Letters to Harrison,  Parenting

Harrison (Used to) Sleep Great

I have a complex relationship with sleep, Harrison. I have appreciated it, gone without it, struggled to achieve it, and coveted it. I hope you inherit the gift of being able to sleep like your father.

You are a predictable guy

So far your sleep patterns are something I’ve come to appreciate. I am not a routine-committed person, and I find it amazing that despite this you have developed your own.

Oh boy, have you! From the day you were born you have been predictable to within minutes. Those first three weeks at home, you slept all the time (as newborns tend to). Among the overwhelming chaos of being new parents, me and your dad would strategize wakeful periods with sleep and feeding so that you could be awake  to meet your new friends and family. Through the night however? No strategy ever required. Your nighttime patterns were, and still are, comparable to those first weeks. I laugh each month as I fill out your baby book, because “how does baby sleep?” is for the eighth month in a row filled in with one word: “Same”.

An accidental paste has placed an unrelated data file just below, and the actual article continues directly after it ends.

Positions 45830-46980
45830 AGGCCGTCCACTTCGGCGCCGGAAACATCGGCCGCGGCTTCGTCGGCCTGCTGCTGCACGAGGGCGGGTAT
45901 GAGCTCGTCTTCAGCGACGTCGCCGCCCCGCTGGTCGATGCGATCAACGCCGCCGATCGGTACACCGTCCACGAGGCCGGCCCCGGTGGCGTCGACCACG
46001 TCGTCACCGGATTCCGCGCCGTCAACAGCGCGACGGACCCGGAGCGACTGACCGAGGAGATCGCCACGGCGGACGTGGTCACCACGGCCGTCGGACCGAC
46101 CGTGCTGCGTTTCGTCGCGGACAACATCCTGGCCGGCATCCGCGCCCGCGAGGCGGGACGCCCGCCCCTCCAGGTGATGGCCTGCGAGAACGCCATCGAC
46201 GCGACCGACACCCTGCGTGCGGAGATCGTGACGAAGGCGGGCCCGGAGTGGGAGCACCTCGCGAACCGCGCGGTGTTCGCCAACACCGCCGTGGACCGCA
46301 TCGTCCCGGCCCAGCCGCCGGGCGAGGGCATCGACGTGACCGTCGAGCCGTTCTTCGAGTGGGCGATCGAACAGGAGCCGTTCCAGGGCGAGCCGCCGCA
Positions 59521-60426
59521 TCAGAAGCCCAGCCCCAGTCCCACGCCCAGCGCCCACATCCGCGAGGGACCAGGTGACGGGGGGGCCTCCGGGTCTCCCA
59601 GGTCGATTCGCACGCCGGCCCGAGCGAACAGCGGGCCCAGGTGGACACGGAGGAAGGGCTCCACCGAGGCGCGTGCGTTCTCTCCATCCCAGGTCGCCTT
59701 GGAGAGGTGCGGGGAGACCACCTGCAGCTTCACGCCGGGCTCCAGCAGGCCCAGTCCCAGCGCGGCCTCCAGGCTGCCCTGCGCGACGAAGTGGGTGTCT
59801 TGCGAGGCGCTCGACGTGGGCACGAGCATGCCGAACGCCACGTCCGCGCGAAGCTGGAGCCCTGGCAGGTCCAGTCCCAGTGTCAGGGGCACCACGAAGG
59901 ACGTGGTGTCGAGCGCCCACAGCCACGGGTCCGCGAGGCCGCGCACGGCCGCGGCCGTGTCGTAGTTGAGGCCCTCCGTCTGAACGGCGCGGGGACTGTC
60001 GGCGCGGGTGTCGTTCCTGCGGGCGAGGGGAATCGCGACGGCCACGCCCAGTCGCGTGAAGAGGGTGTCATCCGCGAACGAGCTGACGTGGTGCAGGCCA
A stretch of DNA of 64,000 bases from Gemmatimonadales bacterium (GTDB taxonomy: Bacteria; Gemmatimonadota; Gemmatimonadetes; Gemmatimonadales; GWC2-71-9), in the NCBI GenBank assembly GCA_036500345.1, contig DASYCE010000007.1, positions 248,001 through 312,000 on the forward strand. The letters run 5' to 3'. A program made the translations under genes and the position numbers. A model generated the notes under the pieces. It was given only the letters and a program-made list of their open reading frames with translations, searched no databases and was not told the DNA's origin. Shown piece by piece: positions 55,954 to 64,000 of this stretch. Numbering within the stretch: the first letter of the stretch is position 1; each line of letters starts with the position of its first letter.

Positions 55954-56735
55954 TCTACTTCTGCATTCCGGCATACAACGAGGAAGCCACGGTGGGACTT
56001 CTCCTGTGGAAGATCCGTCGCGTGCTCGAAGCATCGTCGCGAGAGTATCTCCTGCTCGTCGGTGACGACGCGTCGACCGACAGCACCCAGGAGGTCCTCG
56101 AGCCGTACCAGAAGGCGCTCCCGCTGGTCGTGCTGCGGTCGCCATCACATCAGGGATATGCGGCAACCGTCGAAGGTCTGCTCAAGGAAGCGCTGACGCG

10pm, 2am, 6am. Every. Night. Doing that for nine months one could envision exhaustion, but at this point I find comfort in your predictability.

Your Dad shares the burden

Your father has several times been assigned to night-shift feeds so that I can indulge in a full night’s sleep myself. He has done it with loving intentions, which is important, because for me it goes like this: You wake me with a rousing shout for attention, and build up to a full throated cry. It transmits down the short hallway between your room and ours, amplified through the baby monitor beside my head. The noise ascends in volume when un-attended to (I typically catch you somewhere around the “rousing shout” stage).

When your father is on “watch”, this still consists of me waking and listening to your alarming progression until I realize: No, the frantic calls of his child will not in fact wake your father. He is then usually woken in a more…”physical” way by me. I then lay there for whatever duration it may be while your dad retrieves the milk (feels like a decade, at this point you are still wailing). Your milk is heated either by the the approved method (hot-water bath, which by the way, takes FOREVER), or the less recommended microwave (which renders my breastmilk roughly the temperature of boiling magma, and must then cool).